The movie Molly’s Game has been in US theaters for just over 3 weeks. For those that don’t know Molly’s Game is a movie that chronicles the story of the high stakes poker game runner Molly Bloom. It is based on her autobiography titled cleverly enough Molly’s Game. Admittedly I have not read the book but I did see the movie. Some rave over its story, with a few even calling it the best poker movie ever. I found it to be an ok movie, but its overall impact on the poker world and the women in poker will likely be negligible; I could even go so far as to say it downgrades female poker players and contributions to the male dominated profession?
Molly Bloom was a US Olympic Skier who endured a career ending spinal injury. The movie opens with her as a child, practicing and then fast forwards to the ski accident. With her career over, Ms. Bloom moves to LA where she begins working for Hollywood power broker. As part of her duties she organizes a weekly poker game between some of the biggest actors, movie agents and Hollywood executives in the business.
Her boss soon fires her, but before doing so she hijacks her bosses list of Hollywood’s biggest poker players. She begins running a high stakes games at a 5 star hotel, working solely on tips and never taking a rake. According to the film she entices top business executives, and hedge fund managers with opportunities to rub elbows with some of the most famous movies stars in the world. And she did that for almost two years, until her she ruffles the feathers of a top movie star, (who is never named in the book or the movie). But during her time running the game in LA she manages to save a few hundred thousand dollars on tips from winning players.
With her LA prospects terminated Molly then moves to Manhattan and sets ups another high stakes poker game. This time she entices potential players with high stakes and beautiful women. The game gains traction and becomes possibly the biggest high stakes game on the eastern sea board. All the while Ms. Bloom stays above board never taking a rake on the game and working exclusively on tips.
The game becomes so popular that it attracts very high stake players. This includes business men, CEOs, Pro athletes, old money heirs and of course the biggest players in the criminal underworld; though Molly claims that she had no idea who these members of the nefarious enterprises were.
Molly extends credit to players and is leveraged to the point that she decides she has mediate her risk by taking a rake on the games. This is when she breaks the law and the feds come after her. There are some additional odds and ends but this is a general summary.
Ms. Bloom’s success was predicated on her sexuality. It’s as simple as that. She was an early 20s athletic brunet bombshell who was taking a couple of years off before going to Law School. The story itself has no real value. There is no underlying theme to the story. There is no good versus evil, no coming of age, no underdog aspect that a movie patron can grab a hold of. There is simply a sexy woman who ran poker games. The movie orbits around how she was unwilling to name the people at her poker games. Well unfortunately getting paid (exceptional amounts of money) to not see things is not a special skill. A friend of mine once worked in Butler Services at CAESARS Palace in Las Vegas and he says the things he saw and who he saw doing them would astonish you. People in those positions are paid not to remember things.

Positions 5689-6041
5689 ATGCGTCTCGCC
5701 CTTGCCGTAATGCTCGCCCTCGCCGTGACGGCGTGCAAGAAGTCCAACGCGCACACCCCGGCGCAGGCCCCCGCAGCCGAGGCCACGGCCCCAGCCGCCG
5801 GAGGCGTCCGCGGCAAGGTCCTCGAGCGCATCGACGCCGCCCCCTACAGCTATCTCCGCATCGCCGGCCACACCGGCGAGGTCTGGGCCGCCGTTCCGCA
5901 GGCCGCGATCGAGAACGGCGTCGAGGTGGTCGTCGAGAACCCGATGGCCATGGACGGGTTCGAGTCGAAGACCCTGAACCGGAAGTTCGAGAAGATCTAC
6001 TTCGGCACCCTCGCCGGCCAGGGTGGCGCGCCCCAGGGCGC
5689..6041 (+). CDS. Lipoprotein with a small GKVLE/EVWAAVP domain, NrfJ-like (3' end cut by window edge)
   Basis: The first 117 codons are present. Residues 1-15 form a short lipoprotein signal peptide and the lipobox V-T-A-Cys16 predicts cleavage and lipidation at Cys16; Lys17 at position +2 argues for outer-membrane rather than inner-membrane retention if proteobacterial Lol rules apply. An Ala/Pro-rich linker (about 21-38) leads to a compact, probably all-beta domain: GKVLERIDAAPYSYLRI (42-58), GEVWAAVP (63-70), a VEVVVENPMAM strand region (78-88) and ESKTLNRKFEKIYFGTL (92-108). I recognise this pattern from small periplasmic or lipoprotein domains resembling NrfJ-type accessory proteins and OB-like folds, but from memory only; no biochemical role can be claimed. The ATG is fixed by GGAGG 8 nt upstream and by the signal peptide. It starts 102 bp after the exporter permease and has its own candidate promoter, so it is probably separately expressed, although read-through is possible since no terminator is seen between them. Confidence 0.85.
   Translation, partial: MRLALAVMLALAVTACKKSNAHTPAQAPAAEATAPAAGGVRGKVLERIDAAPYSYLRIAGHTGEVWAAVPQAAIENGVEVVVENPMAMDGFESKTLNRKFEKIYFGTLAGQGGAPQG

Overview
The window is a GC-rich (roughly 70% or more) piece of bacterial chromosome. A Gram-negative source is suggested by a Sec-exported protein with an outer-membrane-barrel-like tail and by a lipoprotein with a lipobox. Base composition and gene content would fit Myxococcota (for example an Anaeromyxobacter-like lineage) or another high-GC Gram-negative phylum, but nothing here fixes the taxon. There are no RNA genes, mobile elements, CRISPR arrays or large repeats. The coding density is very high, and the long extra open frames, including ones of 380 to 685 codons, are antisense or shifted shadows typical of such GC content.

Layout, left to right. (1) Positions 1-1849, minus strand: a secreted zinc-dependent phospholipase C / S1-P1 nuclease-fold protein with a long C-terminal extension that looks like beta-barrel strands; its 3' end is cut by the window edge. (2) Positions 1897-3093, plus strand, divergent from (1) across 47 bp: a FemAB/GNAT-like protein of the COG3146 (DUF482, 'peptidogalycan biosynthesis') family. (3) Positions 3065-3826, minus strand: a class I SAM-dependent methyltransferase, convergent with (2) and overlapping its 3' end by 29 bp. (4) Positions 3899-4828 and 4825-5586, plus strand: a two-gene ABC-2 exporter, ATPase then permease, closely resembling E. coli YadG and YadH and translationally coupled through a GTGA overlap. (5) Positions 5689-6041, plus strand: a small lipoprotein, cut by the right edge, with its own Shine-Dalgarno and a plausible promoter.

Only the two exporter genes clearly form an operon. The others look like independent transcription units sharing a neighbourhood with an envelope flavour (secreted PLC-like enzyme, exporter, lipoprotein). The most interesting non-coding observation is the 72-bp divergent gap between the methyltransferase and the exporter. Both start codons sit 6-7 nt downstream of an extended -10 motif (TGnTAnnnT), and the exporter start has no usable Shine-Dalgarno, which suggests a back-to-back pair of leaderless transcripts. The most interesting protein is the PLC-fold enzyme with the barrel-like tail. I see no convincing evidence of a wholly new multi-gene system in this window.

Molly’s Game regulates women to supporting roles in the poker world. Hostesses and pretty faces is what Molly’s Game displays women as. There is a feeble attempt to make Molly Bloom to be a brilliant business minded women, with a superior intellect. There are shots of her skimming over law books and reciting passages from classic plays in an attempt to portray how smart she is. Ms. Bloom is a hustler. It’s as simple as that. No elusive skill set was used attain her position. Using pretty girls to get what you want from wealthy and powerful men is nothing new. The honey trap is a well known tactic among government intelligence agencies, because it works.
There things that the movie touches on that anyone who has spent even a small amount of time in gaming are well aware of; as well as things that can be pretty reasonably derived from anyone who thinks about gaming for even a few minutes. The first is high stakes poker games exist. Next—degenerate gamblers exist and often ruin their own lives as well as the lives around them. Another thing is that cheating exists. Lastly, anytime you are dealing with large amounts of cash, you are going to mingle with the criminal element of society, and often times it’s the biggest criminals in society.
Some of the elements of the original story have likely been embellished for cinematic value, this is expected. The core story is unoriginal and doesn’t give any insight into the world of pro gambling. Will it help poker? Maybe, maybe not; what we do know is the movie struggles to recoup its 30 million dollar budget, yielding only about 16 million in ticket sales to date. If you do see it, don’t expect too much and you will not be disappointed.
Author: Nicholas G. Colon Nicholas is the Managing Director of Alea Consulting Group, a casino gaming consulting firm with a player centric philosophy. It is staffed with world class players, gaming authors, mathematicians, top legal minds and a variety of industry professionals. He is also a leading casino gaming industry writer.